We're going old-school (is 3 years old school?) and digging in our closets to bring back our
No New Clothing Challenge!*
Join us in going vintage, thrift, recycled, hand-me-down or eco-friendly. Every single action has an impact in some way somewhere on this planet. Because of globalization, we are often disconnected from the impact of our everyday choices. For example, our new fall shirt might be made with cotton that requires 1/3 lb of chemicals to produce and manufactured in a pollution-emitting factory far away. Let's make a positive impact and equal the balance. Support local shops owned by locals that dig out wearable treasures from the past and present. This will make you more stylish because five other people aren't wearing it to work. Unleash your inner fashionista, while helping the planet.
Worried about bedbugs? Us too. Throw your clothes in a dryer right away to kill them off OR you could put them in the freezer for 2 weeks (really)!
More compelling reasons to do it:
The average American throws away about 68 pounds of clothing and textiles per year.
10% of all agricultural chemicals and 25% of insecticides in the U.S. are used to grow cotton.
The 12 to 15 percent of people who shopped at consignment and thrift stores in 2006 saved 2.5 billion pounds of clothes from re-entering the waste stream.
The manufacturing of nylon emits nitrous oxide, a greenhouse gas with a carbon footprint 310 times that of carbon dioxide.
According to the USDA, in one year alone over 50 million pounds of pesticides were used on U.S. cotton fields. Pesticide and fertilizer use on cotton has been linked to ground and surface water contamination, and the pollution of drinking water.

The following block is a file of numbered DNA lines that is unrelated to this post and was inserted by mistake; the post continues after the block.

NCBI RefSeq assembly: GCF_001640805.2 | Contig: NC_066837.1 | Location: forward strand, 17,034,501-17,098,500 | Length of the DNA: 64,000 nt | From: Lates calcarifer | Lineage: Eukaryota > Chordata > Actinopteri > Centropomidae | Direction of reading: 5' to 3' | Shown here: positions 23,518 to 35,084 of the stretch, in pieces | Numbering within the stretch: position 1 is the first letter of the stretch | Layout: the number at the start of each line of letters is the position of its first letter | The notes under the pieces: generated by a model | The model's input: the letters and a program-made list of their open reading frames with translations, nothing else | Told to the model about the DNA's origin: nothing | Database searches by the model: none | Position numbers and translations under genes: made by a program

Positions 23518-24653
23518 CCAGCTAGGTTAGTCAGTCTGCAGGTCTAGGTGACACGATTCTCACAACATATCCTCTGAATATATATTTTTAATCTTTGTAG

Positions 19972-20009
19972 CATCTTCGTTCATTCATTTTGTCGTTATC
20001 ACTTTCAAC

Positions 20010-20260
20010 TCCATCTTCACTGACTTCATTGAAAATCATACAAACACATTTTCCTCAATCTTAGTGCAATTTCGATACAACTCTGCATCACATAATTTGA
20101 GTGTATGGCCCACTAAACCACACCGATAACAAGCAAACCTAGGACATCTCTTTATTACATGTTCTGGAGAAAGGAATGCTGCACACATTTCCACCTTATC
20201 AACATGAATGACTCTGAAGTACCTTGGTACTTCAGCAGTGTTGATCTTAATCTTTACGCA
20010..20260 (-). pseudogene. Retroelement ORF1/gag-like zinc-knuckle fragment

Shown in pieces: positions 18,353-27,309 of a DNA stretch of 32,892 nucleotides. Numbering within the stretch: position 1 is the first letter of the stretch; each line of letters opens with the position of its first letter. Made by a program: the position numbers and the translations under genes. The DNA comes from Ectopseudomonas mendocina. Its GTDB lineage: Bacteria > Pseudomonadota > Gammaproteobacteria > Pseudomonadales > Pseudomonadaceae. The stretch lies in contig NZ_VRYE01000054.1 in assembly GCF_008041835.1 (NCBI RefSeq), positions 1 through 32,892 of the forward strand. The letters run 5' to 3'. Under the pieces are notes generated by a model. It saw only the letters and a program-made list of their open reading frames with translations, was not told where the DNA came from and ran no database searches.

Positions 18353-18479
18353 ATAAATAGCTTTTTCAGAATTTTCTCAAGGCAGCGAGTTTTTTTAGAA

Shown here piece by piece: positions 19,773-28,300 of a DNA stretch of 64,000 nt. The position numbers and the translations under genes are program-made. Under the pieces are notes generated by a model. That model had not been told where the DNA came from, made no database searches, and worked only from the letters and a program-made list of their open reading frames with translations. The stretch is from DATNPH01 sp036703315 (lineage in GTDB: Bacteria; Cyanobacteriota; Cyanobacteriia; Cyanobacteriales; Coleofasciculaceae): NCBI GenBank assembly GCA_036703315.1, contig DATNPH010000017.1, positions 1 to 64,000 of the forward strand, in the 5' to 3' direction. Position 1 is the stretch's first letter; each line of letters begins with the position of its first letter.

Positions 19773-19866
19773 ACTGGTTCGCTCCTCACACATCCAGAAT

In California, cotton ranks third in the state for total number of pesticide-related illness. Fish and wildlife and also impacted, with pesticides causing migration die-offs and diminished reproductive capacity.
For those of you living in the New York City area, we've attached a list of vintage and second-hand clothing stores in our area.
Brooklyn is Vintage Store Mecca. Here are a few we know and like:
Beacons Closet (Park Slope + Williamsburg)
Buffalo Exchange (Williamsburg)
Black Bear (Park Slope South/Windsor Terrace):
BK Flea (Fort Greene)
Mesihmar (Park Slope)
1 of a find NYC (Prospect Heights)
Almost New (Park Slope)
There are also clothing swaps:
Brooklyn Clothing Exchange
Five Boroughs Clothing Swap
Want to host a Clothing Swap? Rachel Avalon lays out the fundamentals in this video.
If you would like to join the Challenge, email firstname.lastname@example.org and say, "Yes! I'm ready to join the No New Clothing Challenge !"
*Challenge does not apply to underwear or environmentally friendly clothing. We think it's only fair.